AP mast (2K)


by Arthur Dungate


Tape tangles


Also called "mood music" these are pieces of music specially composed and recorded for use in films, radio and tv programmes. [See also Newsreels]

We used a lot of "library music" in those days and into the Dubbing Theatre in Lime Grove one morning in 1955 came young De Wolfe (well he was, then!) bringing some new music tapes for us to copy some tracks. "Be very careful with these" he said, "as we haven't cut the disc masters yet".

So I took the roll of tape into the room where the BTR1 was. It was a 15" or 30" tape, not on a spool but on a centre or core, relying on the tightness of the wind to keep it together. But this one wasn't tight enough so as I was about to put it onto the machine, the centre fell out.....

De Wolfe had, just in time, been quickly ushered into another room and engaged in innocent conversation..... The middle of the tape was in a real tangle, and the tape had to be cut to unravel it, then spliced together again and wound back onto the core. We never found out if he ever discovered that his brand new recording now had a splice in it, and probably some creases as well.....

A similar thing once happened earlier on the radio, which I heard about from a friend in BH (Broadcasting House).

BTR2 recorder (7K)

This happened to one of the episodes of the Captain Horatio Hornblower serial on the Light Programme, when the centre fell out of the tape. And it was just before transmission too..... The tangled mass of tape was put into a bin and the beginning fed into the tape machine, and it went on air..... Unfortunately (there's always an "unfortunately"), about 15 minutes into the half-hour programme, the tangle became too much to unravel, and the programme suddenly left the air..... Such are the hidden joys of broadcasting.....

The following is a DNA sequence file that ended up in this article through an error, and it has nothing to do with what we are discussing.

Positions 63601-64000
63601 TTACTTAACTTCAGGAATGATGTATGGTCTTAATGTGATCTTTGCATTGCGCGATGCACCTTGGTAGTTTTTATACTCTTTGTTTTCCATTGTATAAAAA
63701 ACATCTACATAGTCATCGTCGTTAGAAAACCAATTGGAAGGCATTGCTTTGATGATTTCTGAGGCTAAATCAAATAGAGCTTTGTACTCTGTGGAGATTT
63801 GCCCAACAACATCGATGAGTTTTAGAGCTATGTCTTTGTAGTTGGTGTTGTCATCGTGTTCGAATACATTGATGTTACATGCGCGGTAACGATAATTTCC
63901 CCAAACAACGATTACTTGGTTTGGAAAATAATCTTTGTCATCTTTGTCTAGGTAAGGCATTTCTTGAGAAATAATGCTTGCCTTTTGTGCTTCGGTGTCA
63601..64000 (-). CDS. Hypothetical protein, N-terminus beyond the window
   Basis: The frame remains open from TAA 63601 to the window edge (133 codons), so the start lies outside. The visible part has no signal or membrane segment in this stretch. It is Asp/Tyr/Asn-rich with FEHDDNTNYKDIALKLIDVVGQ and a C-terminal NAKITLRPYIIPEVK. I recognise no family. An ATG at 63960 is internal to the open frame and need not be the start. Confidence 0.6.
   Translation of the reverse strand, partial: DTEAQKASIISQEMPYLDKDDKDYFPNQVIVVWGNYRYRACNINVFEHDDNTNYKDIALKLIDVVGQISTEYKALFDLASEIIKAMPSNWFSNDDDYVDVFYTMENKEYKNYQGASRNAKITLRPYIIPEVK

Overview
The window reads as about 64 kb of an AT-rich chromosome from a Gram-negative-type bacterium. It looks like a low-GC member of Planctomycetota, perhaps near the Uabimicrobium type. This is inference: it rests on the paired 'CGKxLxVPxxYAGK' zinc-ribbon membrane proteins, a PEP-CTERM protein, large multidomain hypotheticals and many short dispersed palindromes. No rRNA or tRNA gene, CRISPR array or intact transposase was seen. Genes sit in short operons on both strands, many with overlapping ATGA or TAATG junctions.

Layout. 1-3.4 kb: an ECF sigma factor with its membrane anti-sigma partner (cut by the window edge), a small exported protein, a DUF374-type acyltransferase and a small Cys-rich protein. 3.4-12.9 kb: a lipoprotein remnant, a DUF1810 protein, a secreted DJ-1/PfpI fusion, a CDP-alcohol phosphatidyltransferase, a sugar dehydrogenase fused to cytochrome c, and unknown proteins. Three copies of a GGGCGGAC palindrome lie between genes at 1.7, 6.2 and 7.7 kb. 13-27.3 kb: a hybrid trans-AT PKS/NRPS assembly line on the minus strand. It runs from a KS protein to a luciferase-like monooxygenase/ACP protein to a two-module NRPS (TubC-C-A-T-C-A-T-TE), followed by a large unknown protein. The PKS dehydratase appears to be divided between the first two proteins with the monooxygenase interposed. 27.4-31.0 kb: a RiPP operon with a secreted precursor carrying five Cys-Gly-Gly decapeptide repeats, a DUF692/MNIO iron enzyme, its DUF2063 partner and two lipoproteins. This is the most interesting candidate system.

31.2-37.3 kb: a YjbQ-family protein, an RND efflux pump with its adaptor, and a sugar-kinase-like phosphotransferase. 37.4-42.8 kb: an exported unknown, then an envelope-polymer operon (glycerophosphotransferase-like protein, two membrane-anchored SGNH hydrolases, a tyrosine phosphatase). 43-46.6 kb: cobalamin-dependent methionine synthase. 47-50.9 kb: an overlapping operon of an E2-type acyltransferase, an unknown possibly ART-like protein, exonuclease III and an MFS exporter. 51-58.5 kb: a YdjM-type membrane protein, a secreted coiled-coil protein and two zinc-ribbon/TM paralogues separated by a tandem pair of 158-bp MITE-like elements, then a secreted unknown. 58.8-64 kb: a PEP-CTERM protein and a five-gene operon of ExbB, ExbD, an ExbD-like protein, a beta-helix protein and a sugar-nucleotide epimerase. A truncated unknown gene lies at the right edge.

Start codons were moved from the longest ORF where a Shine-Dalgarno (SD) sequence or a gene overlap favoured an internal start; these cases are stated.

And thinking of the BTR tape machines reminds me of an incident that was related to me. When the BTR1 was superceded by the BTR2 tape recorder, Recording Division put in an order for them to re-equip its facilities throughout the BBC.

But since in the past, orders from Departments had tended to be halved by the financial people, the order for BTR2s was twice the number actually required.

However, for once, this time the order was not halved, and when all these BTR2 machines were delivered, having nowhere to go, they littered the corridors.

row of BTR2 (6K)

BTR2s in BH (8K)

The BTR2 recorders, which superceded the BTR1, both made in England by EMI, became an "industry standard" in the BBC.

They were used in studio centres throughout the UK.

BTR2s in BH (6K)

Edward Pawley, in his book BBC Engineering 1922-1972 gives a description of this system.

It's 15 or else....
The standard speed for tape recordings for transmission was 15ips. So when a 7˝ips tape arrived, even though it was of good quality it had to be copied to 15ips before it could be broadcast....

Induction course
While on the subject of sound recordings, I am reminded that shortly after joining the BBC I went on an "induction course" which all new staff took. In this we were given a tour of many of the BBC's London studio centres. The tour took several days, and we met on the first day in Bentinck House in Great Portland Street, London. Our tour leader was Bruce Purslow, a most friendly man who had been EiC at Wood Norton during WW2, and after the war had been seconded to the Foreign Office, and based in Singapore.

When visiting the Maida Vale studios I saw a Philips-Miller* recording channel still operational. This was early in 1953, even though Pawley in his excellent book states that the last channel was returned to Philips in 1950.

The system used 3mm acetate film which was coated with a black layer. A sound track was cut into this layer producing a variable area soundtrack which could immediately be played back by a photocell as in cinema films. Many of the Tommy Handley "ITMA" wartime programmes were recorded on this system.

What I did not see was a Marconi-Stille machine (though I had seen one in operation during my 1949 visit to the Swiss Broadcasting Corporation's studios in Berne).

Marconi-Stille recorder (19K)

This used steel tapes of 3mm width in large spools weighing 25lbs, providing a recording time of 32 minutes. Vernon Phipps the dubbing mixer at Lime Grove said that if the steel tape broke while it was rewinding, you ran for your life out of the room! He also said that as the three heads, for play, record and erase could be plugged in any order, it was quite possible to get them plugged in the wrong order so that you could be unwittingly erasing the recording just being made....



Riverside Studios